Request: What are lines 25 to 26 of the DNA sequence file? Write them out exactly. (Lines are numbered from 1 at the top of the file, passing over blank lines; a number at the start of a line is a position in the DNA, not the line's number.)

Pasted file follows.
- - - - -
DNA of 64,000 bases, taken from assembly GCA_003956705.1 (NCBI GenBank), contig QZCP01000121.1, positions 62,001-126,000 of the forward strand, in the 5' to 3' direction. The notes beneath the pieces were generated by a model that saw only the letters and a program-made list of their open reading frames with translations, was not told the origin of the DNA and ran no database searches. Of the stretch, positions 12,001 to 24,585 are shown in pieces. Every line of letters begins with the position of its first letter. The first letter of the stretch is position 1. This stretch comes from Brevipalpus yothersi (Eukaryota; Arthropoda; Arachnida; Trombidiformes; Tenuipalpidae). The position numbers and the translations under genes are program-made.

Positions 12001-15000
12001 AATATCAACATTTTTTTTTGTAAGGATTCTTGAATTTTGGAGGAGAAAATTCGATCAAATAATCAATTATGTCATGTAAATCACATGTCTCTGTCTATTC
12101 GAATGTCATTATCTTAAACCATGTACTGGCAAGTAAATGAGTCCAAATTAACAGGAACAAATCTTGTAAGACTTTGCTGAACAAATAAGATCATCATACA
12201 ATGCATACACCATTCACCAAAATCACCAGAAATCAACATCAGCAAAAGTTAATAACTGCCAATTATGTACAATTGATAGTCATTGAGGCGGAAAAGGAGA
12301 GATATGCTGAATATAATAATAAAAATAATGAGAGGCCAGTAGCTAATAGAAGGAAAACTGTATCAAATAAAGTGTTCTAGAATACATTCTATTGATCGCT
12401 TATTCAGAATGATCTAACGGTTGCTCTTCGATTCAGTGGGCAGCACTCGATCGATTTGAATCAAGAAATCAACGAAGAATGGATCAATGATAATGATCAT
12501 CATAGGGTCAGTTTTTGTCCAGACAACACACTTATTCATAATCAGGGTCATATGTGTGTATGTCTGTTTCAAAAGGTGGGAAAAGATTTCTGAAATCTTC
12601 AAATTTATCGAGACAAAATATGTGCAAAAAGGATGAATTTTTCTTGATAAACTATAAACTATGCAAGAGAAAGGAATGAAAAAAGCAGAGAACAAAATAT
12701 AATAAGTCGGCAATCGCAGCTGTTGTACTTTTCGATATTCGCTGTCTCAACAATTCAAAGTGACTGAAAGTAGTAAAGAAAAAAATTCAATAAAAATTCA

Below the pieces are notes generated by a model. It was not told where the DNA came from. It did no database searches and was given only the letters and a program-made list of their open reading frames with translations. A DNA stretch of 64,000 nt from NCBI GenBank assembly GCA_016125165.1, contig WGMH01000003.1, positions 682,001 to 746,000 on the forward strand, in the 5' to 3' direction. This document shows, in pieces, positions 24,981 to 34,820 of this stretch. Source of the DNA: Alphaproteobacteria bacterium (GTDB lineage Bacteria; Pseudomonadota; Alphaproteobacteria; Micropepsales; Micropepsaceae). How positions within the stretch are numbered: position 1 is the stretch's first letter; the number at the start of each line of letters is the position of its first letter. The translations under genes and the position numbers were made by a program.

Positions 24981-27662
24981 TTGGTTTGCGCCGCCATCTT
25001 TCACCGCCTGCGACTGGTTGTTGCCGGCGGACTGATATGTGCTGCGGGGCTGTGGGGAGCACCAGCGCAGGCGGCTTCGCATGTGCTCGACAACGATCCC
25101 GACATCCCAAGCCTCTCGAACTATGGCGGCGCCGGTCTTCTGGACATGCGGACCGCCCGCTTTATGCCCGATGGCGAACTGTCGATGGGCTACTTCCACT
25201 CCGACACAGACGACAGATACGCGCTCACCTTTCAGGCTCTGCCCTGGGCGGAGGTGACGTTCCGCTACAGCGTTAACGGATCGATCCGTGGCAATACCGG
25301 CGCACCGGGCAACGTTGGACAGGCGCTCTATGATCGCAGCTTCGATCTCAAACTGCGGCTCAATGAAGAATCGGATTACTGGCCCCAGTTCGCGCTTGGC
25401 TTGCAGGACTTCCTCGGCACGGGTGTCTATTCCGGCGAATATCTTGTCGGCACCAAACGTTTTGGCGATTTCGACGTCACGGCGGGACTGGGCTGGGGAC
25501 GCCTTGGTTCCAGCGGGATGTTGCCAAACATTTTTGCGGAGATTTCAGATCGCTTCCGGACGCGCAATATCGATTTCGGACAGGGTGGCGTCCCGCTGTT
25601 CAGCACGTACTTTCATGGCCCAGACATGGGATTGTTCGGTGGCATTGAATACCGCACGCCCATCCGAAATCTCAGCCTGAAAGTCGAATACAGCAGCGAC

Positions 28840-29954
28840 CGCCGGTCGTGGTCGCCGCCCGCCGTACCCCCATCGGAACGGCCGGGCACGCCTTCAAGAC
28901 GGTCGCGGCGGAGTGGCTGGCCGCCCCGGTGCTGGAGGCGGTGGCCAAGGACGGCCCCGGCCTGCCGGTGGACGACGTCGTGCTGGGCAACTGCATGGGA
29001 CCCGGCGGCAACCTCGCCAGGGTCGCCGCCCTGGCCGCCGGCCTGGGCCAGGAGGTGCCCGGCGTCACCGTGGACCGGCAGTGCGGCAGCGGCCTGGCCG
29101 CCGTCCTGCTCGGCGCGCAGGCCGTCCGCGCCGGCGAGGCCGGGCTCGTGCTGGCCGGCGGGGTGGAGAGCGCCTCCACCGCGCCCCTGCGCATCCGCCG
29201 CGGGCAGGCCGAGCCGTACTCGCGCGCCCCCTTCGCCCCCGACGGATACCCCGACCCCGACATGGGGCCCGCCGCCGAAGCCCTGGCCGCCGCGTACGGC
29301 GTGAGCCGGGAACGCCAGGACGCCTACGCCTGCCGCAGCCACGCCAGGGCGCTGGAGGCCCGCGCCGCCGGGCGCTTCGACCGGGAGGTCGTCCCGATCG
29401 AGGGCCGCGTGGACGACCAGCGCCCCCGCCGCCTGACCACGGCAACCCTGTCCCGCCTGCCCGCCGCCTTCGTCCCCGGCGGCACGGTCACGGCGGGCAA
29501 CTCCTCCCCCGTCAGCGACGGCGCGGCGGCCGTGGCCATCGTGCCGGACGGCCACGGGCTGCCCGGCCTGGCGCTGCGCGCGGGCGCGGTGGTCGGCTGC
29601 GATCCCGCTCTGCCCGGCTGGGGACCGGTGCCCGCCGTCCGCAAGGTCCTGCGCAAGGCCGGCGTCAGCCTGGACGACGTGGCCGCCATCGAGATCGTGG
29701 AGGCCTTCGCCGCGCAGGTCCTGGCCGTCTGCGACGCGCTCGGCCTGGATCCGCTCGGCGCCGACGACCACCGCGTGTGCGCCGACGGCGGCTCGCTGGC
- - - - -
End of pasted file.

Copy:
29101 CCGTCCTGCTCGGCGCGCAGGCCGTCCGCGCCGGCGAGGCCGGGCTCGTGCTGGCCGGCGGGGTGGAGAGCGCCTCCACCGCGCCCCTGCGCATCCGCCG
29201 CGGGCAGGCCGAGCCGTACTCGCGCGCCCCCTTCGCCCCCGACGGATACCCCGACCCCGACATGGGGCCCGCCGCCGAAGCCCTGGCCGCCGCGTACGGC